Posts: 14 Country (residing now): Israel Country (originally from): Israel & 3 more! Children, Ages: none yet, little bilingual girls at home tho ;) Majority Language: Hebrew Minority Language(s): English, German (& French?)
Aside for introducing the second language - do you also try to keep its cultural/national heritage "alive"? Especially if it's a part of the heritage of your kid...
If yes - how so?
For me the first answer would be "food" - yet in times of mixing the cuisines available for everyone, and considering many traditional recipes are devouring much time/energy/money, I wonder what other ways do people use - if they do at all...
Colouring Easter eggs, having St Nicolas fill the stocking, going to the lantern pageant of the bilingual school (hopefully she'll be attending one next year), reading books about a girl in the ml country doing typical things (lantern pageant among them). It's part and parcel.
I think culture through food comes naturally. I look around 3rd and 4th generation immigrants, and food is the only thing that survives. It makes sense. I don't try to be culturally aware when cooking, I just make food I like. The food I like is the food my parents cooked. The food of my people.
My active attempts are through books, through songs and cartoons. I celebrate my holidays and explain their significance to my kids. I also have a cultural costume. I think most importantly though is contact with others like her. It gives her a sense of belonging that you simply cannot teach.
For our family, music and food are the hits!! Also religion is a big factor since it is very important in our ml country. We also celebrate holidays and religious holidays with their respective music and food. My kid is still very young but I talk to him about the meaning of those celebrations. I am also introducing the love for soccer in the hopes he will be into it when the time comes.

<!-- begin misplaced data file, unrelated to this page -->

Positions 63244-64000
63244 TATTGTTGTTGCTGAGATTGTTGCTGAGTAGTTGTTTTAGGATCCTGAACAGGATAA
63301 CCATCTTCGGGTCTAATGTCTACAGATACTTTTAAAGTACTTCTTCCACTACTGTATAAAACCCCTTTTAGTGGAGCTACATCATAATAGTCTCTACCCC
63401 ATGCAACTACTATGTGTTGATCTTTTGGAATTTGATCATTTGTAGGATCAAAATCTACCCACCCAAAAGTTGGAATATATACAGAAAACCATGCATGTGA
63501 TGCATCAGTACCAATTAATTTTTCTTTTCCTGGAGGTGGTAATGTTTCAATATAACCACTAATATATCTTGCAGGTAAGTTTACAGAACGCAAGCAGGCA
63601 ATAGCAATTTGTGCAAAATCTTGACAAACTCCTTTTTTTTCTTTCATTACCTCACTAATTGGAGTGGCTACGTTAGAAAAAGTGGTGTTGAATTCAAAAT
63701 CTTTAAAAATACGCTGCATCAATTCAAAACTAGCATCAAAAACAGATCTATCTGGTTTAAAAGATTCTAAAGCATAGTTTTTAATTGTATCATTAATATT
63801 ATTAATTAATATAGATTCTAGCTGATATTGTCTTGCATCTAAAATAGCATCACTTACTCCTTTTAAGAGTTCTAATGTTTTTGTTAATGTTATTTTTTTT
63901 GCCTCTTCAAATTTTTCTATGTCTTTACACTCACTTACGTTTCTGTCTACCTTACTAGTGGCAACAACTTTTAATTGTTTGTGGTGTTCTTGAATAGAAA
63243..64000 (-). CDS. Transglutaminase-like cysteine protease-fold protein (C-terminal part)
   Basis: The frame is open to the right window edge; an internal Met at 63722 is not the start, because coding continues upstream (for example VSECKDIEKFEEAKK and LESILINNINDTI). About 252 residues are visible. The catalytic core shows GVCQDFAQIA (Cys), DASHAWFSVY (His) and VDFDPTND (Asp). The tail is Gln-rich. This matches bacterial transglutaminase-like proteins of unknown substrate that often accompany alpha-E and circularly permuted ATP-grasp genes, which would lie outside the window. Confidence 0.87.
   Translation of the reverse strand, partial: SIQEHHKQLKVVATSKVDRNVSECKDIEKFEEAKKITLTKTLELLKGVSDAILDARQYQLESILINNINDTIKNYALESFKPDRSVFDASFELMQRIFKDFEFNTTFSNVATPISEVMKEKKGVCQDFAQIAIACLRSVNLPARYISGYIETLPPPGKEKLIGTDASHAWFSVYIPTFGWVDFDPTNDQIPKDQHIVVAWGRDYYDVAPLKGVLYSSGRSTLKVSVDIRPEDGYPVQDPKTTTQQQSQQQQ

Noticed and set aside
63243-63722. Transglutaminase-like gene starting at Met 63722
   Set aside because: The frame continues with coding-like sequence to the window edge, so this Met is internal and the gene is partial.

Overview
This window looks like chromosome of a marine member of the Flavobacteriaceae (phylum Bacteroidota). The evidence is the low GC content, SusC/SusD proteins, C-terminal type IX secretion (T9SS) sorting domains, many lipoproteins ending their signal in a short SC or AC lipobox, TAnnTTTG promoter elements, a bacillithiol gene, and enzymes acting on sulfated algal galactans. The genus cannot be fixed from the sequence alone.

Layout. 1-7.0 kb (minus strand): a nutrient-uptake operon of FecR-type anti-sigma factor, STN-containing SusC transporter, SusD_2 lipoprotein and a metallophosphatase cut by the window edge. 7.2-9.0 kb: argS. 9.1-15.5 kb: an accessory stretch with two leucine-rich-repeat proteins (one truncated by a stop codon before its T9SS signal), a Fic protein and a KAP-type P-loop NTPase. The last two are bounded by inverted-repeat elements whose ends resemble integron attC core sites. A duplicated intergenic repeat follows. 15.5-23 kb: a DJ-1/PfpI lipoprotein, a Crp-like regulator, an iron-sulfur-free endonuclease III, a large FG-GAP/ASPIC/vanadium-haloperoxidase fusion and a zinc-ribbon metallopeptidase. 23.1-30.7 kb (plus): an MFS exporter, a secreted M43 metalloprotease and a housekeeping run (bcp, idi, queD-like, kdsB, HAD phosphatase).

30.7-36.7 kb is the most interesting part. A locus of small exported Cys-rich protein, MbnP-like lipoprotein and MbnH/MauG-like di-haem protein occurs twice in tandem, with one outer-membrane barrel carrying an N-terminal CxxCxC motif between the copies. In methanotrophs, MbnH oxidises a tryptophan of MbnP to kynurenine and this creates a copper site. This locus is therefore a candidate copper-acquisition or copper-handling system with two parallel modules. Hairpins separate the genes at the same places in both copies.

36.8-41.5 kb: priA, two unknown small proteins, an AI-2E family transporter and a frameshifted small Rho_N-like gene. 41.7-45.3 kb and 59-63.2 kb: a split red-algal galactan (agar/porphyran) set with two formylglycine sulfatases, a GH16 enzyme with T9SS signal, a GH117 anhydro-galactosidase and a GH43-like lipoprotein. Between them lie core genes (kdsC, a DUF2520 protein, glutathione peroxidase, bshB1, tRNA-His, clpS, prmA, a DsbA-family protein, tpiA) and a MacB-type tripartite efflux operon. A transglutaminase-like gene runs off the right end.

Mayken: My daughter's ml homework for this week included baking a cake - there's a cake in the story they read, and after each chapter there are questions and tasks, and the current chapter has the step-by-step recipe. She's to bring the cake to school too.
May 1, 2018 23:48:48 GMT 9
Amy: What a nice original homework! Makes such a change from standard homework, and I wouldn't be surprised if kids remember more from it! I like your bilingual school Mayken! Lucky little girl, and lucky Mummy!
May 2, 2018 0:00:43 GMT 9
Mayken: ml cake homework update: About half the class brought cake (8 out of 15), not all of them were the cake from the book recipe, but my daughter's was the most popular. (Maybe because we added food colouring and topped it with chocolate icing and smarties?)
May 4, 2018 5:58:10 GMT 9
Adam Beck: Cake is definitely my favorite kind of homework!
May 4, 2018 11:28:51 GMT 9
Jana: One of the best parts of having kids in bilingual school was getting Mother's Day cards in two languages! (With less-than-perfect spelling in both!) Ha!
May 15, 2018 9:16:08 GMT 9
Amy: (Twice) Lucky you Jana! So nice to read exciting pieces of news like yours!
May 16, 2018 5:46:25 GMT 9
Mayken: I still have that to look forward to, Jana! Mother's Day in our ML country is two weeks later, and the ml teacher goes along with that date. (It was last Sunday in our ml country.)
May 16, 2018 5:58:11 GMT 9